You’re going to have to forgive me from the get go on this one. As you’ve probably guessed I’ve recently had a bit of an obsession with Enrique Vila-Matas and when I read his recent work “The Illogic Of Kassel” I came across a section that I thought totally relevant to the poetic work “Diorama” by Rocío Cerón.
I dreamed of fields of grass where beatniks were grazing, fields that split into more fields and then into killing fields like a sprawling nightmare. And then I dreamed (in the part of the night closest to me waking and, therefore, to my cheerful morning mood) that somebody stole my shoes in those fields and told me that the common revered model of the “great man” was the opposite of poetry and the irreducible individuality of being unique. This view was the opposite of the poetry of the unique existence (ephemeral, unrepeatable), which did not need to be written, but only – and above all – to be lived. This second part of the dream, with its agreeable observations on the poetry of individuality, must have influenced my excellent mood the following morning, which was indeed the norm.
Onto “Diorama”, the winner of this year’s Best Translated Book Award for Poetry, and the excellent “Translator’s Note” at the opening of the collection:
Translating Rocío Cerón’s Diorama was at first baffling. As an experienced translator and as a less than conventional poet myself, I know better than to seek clarity or narrative or concrete structure in experimental poetry. Nonetheless, it is precisely this sort of legibility that readers often demand of translated work, which can result in selection bias; difficult, experimental, or what Cole Swenson calls “immanent” poetry is often left untranslated in favor of the more familiar and legible. It is essentially impressionistic, stubbornly elusive, and at times outright hallucinatory.
This book is presented in two sections, the English translation and the original Spanish versions. This may seem an odd approach, but when you learn that Rocío Cerón’s “enveloping, fierce live performances” mean you would gain a lot by trying the lines aloud for themselves “attentive not only to sound and rhythm but to the play and gripping of the words in the mouth.” “This is a work that demands to be spoken and heard”. Not only that, Cerón accompanies her works “with carefully orchestrated multimedia presentations that include still images, text, and film”.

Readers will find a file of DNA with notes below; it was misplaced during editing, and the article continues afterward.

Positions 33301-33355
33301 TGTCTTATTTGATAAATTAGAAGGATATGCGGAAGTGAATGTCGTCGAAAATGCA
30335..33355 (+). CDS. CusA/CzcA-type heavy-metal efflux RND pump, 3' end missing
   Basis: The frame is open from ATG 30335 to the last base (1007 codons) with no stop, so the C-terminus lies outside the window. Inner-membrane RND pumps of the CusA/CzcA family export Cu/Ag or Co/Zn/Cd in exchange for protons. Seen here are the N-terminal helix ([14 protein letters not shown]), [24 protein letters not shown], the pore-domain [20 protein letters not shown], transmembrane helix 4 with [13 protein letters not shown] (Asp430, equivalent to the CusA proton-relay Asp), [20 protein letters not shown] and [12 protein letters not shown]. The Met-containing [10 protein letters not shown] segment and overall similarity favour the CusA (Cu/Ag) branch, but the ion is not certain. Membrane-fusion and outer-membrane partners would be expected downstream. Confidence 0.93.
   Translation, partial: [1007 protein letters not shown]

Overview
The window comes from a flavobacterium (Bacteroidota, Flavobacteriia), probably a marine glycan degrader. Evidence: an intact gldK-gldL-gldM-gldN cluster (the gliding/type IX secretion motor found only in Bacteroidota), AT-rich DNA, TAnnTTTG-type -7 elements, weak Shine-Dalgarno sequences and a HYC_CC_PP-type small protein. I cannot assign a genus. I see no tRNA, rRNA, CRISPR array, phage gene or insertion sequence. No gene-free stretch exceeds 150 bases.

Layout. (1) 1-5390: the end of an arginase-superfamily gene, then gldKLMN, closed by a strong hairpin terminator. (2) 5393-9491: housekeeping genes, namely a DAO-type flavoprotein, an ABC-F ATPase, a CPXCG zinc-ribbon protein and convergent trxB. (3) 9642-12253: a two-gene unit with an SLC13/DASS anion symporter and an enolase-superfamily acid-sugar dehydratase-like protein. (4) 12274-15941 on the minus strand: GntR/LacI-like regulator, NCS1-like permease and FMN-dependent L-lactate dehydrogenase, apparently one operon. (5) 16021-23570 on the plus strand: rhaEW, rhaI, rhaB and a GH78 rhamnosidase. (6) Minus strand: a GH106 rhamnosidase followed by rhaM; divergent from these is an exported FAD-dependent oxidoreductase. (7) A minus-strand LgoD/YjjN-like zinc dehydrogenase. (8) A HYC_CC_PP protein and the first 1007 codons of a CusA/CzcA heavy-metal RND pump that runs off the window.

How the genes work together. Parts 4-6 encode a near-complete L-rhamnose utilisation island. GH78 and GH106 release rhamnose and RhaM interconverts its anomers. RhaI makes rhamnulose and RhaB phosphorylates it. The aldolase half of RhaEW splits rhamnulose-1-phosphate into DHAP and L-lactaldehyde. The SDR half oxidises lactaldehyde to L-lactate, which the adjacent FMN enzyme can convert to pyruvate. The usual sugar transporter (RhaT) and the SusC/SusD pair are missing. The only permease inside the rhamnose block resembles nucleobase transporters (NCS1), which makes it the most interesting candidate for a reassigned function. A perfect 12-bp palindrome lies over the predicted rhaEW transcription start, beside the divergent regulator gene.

Opening with ‘Pinhole, 13 ways to inhabit a corner” we have:
Ostriches in flight – there are women whose words are ash trees. Shadow stitch together harbors of air. In the midst of the stampede, a hand rests on the arc of a kneecap. Cigar and smoke. Rosy cypress sleep. The scent reaches far beyond the border. From the bureau – power, smile destroyed/ocher temptation, strophic enjambed body. Vestibule.
For comparison’s sake here is the same section in Spanish
Huyen avestruces – hay mujeres cuyas palabras son fresnos. Sombras hilvanan puertos de aire. Entre la estampida reposa la mano sobre el talud de una rodilla. Habano y humo. Rojizo ciprés el sueño. El olor sigue más allá del borde. Desde el buró – poder, sonríe, destruida/tiento ocre, cuerpo estrófico en el quicio. Vestíbulo.
As we can already see the rhythm, tempo, sound and structure is very similar indeed. As an experiment I put the Spanish text through the Google translate tool – this is the output:
Huyen ostriches – there are women whose words are ash. Shadows weave air ports. Among the stampede hand rests on the slope of a knee. Cigar and smoke. Red cypress sleep. The smell continues beyond the edge. Since the bureau – power, smiles, destroyed / ocher touch, strophic body in the doorway. Lobby.
A simple comparison (albeit a lazy one using Google) but already after five lines of poetry I can see a significant difference. ‘Rosy” or ‘red’? ‘Arc of a kneecap’ or ‘slope of a knee’? ‘Far beyond the border’ or ‘continues beyond the edge’? And sorry a ‘vestibule’ is a ‘vestibule’…it’s not a ‘lobby’!!! Each and every comparison showing the deft poetic, linguistic, rhythmic touch added by translator Anna Rosenwong.
This is not a simple work to read, as our translator points out, it is best read aloud. However it drags you along building towards a mighty crescendo, making the “live performance” frenzy a reality as we move from a ‘Pinhole’ to a ‘Flyover’ through the longer poems ‘A Hundred And Twelve’ ending with ‘Sonata Mandala To The Penumbra Bird’. Only running to seventy five pages, there is a lot packed into this short work (including a photo).
Poetry not my forte on this blog, but I purchased this book based on the Best Translated Book Award win and the comments on the Three Percent website:
David Shook, the co-founder and editorial director of Phoneme Media “congratulates translator Anna Rosenwong for her masterful translation of Rocío Cerón’s Diorama, our first book of poetry and one of the most fascinating and important books to have been published in Mexico this century. Phoneme Media is incredibly grateful for the support of the BTBA’s judges and organizers, to Three Percent and its indefatigable director Chad Post, to our fellow shortlisted publishing houses, translators, and authors, and to our readers around the world. Congratulations, Anna and Rocío, on receiving this much deserved award!”
The opening “Translator’s Note” is a must read as it details the religious, cultural experiences, it leads you to avenues you didn’t know existed, and even the “smells” referenced. I must admit it was a very enjoyable read, one to be taken slowly and absorbed, a work that doesn’t need to be written it needs “to be lived”.